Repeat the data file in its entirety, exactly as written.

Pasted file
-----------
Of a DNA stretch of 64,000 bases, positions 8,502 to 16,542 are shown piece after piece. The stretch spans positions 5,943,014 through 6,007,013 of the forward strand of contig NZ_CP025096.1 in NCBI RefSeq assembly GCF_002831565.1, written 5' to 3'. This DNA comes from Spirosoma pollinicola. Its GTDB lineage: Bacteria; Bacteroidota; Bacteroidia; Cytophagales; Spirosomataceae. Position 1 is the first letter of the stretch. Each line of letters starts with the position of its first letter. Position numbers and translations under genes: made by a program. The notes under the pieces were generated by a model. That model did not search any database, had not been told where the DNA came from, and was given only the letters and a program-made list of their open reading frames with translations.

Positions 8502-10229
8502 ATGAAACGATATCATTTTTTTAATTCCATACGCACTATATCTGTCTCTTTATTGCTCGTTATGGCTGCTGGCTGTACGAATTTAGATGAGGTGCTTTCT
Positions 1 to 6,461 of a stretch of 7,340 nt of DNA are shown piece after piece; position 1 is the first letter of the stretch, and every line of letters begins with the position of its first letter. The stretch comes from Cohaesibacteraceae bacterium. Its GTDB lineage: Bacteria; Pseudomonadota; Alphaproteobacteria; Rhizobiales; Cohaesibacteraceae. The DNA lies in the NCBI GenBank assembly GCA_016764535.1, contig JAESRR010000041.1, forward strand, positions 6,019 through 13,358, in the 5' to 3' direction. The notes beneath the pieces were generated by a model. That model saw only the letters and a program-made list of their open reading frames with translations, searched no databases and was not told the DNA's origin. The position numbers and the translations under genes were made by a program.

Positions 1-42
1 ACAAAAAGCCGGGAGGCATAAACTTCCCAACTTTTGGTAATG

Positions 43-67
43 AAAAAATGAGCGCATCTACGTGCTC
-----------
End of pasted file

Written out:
Of a DNA stretch of 64,000 bases, positions 8,502 to 16,542 are shown piece after piece. The stretch spans positions 5,943,014 through 6,007,013 of the forward strand of contig NZ_CP025096.1 in NCBI RefSeq assembly GCF_002831565.1, written 5' to 3'. This DNA comes from Spirosoma pollinicola. Its GTDB lineage: Bacteria; Bacteroidota; Bacteroidia; Cytophagales; Spirosomataceae. Position 1 is the first letter of the stretch. Each line of letters starts with the position of its first letter. Position numbers and translations under genes: made by a program. The notes under the pieces were generated by a model. That model did not search any database, had not been told where the DNA came from, and was given only the letters and a program-made list of their open reading frames with translations.

Positions 8502-10229
8502 ATGAAACGATATCATTTTTTTAATTCCATACGCACTATATCTGTCTCTTTATTGCTCGTTATGGCTGCTGGCTGTACGAATTTAGATGAGGTGCTTTCT
Positions 1 to 6,461 of a stretch of 7,340 nt of DNA are shown piece after piece; position 1 is the first letter of the stretch, and every line of letters begins with the position of its first letter. The stretch comes from Cohaesibacteraceae bacterium. Its GTDB lineage: Bacteria; Pseudomonadota; Alphaproteobacteria; Rhizobiales; Cohaesibacteraceae. The DNA lies in the NCBI GenBank assembly GCA_016764535.1, contig JAESRR010000041.1, forward strand, positions 6,019 through 13,358, in the 5' to 3' direction. The notes beneath the pieces were generated by a model. That model saw only the letters and a program-made list of their open reading frames with translations, searched no databases and was not told the DNA's origin. The position numbers and the translations under genes were made by a program.

Positions 1-42
1 ACAAAAAGCCGGGAGGCATAAACTTCCCAACTTTTGGTAATG

Positions 43-67
43 AAAAAATGAGCGCATCTACGTGCTC